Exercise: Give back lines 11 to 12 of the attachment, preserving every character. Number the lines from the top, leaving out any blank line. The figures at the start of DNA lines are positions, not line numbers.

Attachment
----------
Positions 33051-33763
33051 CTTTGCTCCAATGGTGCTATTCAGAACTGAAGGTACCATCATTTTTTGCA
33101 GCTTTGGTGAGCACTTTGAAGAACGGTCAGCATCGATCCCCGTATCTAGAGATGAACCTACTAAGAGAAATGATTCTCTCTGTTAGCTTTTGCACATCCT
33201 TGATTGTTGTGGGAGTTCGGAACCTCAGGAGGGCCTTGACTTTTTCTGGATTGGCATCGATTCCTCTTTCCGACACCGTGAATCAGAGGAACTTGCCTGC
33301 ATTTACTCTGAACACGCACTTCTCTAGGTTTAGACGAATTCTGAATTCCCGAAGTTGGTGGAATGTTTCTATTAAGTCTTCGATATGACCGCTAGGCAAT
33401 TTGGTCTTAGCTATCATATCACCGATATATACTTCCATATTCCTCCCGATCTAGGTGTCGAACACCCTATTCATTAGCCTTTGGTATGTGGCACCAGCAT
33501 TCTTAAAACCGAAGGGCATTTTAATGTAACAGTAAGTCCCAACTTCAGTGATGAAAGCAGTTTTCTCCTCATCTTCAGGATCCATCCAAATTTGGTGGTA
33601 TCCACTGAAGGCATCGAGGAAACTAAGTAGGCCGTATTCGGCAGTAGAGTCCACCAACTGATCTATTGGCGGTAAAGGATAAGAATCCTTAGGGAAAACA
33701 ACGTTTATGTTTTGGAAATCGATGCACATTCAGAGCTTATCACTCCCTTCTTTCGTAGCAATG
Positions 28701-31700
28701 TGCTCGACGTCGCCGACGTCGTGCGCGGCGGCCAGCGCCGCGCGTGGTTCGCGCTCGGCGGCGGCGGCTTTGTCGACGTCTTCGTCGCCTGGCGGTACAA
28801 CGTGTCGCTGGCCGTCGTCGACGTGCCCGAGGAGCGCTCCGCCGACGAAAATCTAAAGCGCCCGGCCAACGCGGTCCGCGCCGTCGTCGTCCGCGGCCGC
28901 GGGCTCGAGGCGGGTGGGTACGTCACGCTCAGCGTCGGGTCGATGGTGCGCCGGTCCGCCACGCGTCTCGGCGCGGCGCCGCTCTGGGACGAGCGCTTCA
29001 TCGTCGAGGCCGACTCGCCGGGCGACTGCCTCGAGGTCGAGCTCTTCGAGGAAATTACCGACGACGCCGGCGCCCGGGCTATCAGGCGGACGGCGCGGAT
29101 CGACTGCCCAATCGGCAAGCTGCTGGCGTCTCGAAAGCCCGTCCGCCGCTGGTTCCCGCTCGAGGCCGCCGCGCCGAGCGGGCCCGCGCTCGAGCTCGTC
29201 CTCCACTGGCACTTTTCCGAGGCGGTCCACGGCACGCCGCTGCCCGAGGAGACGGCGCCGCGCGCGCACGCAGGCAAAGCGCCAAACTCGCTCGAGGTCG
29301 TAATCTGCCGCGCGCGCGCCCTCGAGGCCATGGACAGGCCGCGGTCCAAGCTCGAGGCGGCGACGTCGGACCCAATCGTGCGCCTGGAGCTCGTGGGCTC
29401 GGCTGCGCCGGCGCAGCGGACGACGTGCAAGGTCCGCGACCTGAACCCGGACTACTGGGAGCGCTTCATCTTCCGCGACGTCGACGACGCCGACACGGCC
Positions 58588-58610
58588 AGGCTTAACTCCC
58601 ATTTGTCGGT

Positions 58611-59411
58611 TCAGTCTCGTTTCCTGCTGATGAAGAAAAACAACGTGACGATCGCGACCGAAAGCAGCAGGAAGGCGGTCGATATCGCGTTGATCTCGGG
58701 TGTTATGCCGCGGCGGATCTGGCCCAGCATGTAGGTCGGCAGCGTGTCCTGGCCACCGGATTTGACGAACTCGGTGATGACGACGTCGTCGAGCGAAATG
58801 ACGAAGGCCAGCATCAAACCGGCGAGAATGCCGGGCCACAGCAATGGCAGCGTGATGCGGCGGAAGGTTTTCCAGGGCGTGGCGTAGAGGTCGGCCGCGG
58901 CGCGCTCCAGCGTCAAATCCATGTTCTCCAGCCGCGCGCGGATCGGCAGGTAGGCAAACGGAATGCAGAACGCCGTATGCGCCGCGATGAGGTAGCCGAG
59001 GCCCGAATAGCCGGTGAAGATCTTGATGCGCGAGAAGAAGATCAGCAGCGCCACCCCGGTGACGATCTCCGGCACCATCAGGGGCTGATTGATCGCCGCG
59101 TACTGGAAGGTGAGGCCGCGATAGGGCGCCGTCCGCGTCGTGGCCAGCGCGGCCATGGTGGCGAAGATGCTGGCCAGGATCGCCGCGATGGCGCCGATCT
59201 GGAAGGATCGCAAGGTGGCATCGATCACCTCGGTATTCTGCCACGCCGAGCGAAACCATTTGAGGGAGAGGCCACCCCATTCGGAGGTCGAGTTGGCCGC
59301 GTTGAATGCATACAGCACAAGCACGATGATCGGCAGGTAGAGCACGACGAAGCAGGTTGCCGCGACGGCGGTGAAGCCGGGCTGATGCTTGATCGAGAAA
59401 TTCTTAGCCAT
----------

28701 TGCTCGACGTCGCCGACGTCGTGCGCGGCGGCCAGCGCCGCGCGTGGTTCGCGCTCGGCGGCGGCGGCTTTGTCGACGTCTTCGTCGCCTGGCGGTACAA
28801 CGTGTCGCTGGCCGTCGTCGACGTGCCCGAGGAGCGCTCCGCCGACGAAAATCTAAAGCGCCCGGCCAACGCGGTCCGCGCCGTCGTCGTCCGCGGCCGC